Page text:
Everything you Need to Know About Air Bag Suspensions
This short article looks at airbag suspension systems as they have evolved over the last one hundred years. That’s right, air ride has been around since the horseless buggy was first created!
More recently, airbag supplemental systems (assisting the primary suspension) have evolved into kits for pickups, SUVs, Motorhomes, and trailers. As you will discover, airbag systems are getting pretty sophisticated but the price is too high for the average income earner. Check it out…
What is an airbag suspension system and how does it work?
Airbag systems for cars and trucks – not to be confused with airbags installed inside the cab that inflate during a collision – can be grouped into two categories:
- Complete air suspensions, intended to replace the standard springs entirely.
- Supplemental systems intended to boost the capacity of the existing suspension.
We’re going to concern ourselves with a supplementary system that serves as an auxiliary spring.
To understand an airbag system, you need to understand an airbag. An airbag used in an airbag suspension system is basically a rubber bladder that holds air, just like a basketball or a football. Some are designed to sit above the leaf spring or outside the coil spring, and some fit inside the coil.
Airbags need to be filled with compressed air. Unlike rubber or metal helper springs, it’s the air in the airbag that does the lifting. Airbags are connected to an air supply so that compressed air can either be fed into the airbags to raise the vehicle or released to lower the vehicle.
An onboard air compressor keeps the air tank full of compressed air as needed. The air tank is connected to the airbags via rubber hoses that are long enough to reach each bag (bladder). When the compressed air in the air tank drops below a certain point, the air compressor kicks in to refill the tank. When the tank has been refilled, it shuts off automatically.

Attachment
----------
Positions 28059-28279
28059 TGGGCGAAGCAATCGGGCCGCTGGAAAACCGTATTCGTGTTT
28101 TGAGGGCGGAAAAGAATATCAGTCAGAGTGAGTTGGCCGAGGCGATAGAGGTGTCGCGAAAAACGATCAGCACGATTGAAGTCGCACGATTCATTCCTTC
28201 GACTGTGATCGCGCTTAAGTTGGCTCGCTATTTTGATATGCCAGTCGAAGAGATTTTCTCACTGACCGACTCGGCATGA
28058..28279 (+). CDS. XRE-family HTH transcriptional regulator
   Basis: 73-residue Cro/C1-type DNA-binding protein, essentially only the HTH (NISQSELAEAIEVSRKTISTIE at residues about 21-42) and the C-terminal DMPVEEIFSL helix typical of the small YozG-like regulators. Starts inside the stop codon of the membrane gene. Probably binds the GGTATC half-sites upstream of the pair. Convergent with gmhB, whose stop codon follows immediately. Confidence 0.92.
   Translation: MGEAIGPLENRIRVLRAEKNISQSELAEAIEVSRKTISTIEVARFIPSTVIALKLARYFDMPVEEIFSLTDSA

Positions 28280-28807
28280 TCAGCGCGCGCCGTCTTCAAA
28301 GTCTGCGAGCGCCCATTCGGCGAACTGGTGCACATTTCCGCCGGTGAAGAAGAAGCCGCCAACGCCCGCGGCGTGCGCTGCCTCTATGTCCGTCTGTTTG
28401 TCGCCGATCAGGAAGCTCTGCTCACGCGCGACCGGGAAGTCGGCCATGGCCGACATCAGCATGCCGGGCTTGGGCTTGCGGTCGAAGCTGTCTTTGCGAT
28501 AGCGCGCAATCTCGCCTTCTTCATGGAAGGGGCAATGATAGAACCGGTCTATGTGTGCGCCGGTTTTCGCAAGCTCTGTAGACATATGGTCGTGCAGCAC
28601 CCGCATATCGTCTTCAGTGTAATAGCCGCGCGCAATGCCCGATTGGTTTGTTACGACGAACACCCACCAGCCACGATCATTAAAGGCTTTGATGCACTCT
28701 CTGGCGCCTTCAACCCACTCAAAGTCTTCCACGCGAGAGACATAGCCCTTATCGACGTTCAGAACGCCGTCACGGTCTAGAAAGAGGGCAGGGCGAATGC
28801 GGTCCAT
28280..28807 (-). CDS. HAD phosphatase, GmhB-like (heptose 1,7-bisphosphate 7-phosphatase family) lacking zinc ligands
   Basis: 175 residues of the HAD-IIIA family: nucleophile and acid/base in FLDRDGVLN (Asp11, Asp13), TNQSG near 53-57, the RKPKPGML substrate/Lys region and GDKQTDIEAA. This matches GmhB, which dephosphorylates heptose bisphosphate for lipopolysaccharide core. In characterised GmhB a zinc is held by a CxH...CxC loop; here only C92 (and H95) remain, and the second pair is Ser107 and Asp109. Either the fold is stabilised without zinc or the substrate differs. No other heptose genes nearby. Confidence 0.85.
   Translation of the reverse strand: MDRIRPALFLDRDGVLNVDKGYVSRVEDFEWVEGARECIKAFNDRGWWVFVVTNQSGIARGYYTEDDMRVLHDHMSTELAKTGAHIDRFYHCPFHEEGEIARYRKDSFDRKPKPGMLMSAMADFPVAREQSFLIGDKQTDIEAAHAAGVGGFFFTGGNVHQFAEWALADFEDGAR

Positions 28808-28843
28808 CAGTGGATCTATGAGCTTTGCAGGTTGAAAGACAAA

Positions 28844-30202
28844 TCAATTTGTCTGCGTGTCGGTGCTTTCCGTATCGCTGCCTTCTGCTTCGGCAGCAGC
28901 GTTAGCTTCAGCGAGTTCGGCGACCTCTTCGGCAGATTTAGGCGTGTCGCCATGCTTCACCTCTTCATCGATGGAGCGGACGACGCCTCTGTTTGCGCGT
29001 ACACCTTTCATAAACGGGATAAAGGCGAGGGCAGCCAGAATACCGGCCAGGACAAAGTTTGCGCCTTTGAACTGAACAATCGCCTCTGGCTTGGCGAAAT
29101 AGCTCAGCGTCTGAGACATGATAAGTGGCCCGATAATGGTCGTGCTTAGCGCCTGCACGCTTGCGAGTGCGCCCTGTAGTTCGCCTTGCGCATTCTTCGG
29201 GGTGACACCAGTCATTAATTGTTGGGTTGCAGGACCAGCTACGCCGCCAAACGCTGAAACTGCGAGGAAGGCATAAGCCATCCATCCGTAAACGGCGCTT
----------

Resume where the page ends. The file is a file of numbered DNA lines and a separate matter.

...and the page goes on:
Why are they so expensive? Does ‘more expensive’ mean it's better?
Airbag suspensions have a long history that began about 100 years ago. The first recorded air suspension was designed for a motorcycle in the U.K. by Air Springs Limited in 1909.
During World War II, the U.S. developed air suspensions for heavy aircraft in order to reduce weight for compact construction.
In 1950, Air Lift Company patented an air spring that is inserted into a car's factory coil spring. The air spring expanded into the spaces in the coil spring, keeping the factory spring from fully compressing, and the vehicle from sagging.
By 1980, Firestone had acquired Ride-Rite to expand its products for the automotive and RV aftermarket.
As airbag systems became more sophisticated, their popularity began to grow among those who could afford them: People who owned RVs and horse trailers pretty much needed to install a system that would protect their precious cargo.
Needless to say, the average American wasn’t going to spend their hard-earned money on a system that was too costly. Airbag suspensions were ‘nice to have but not altogether practical.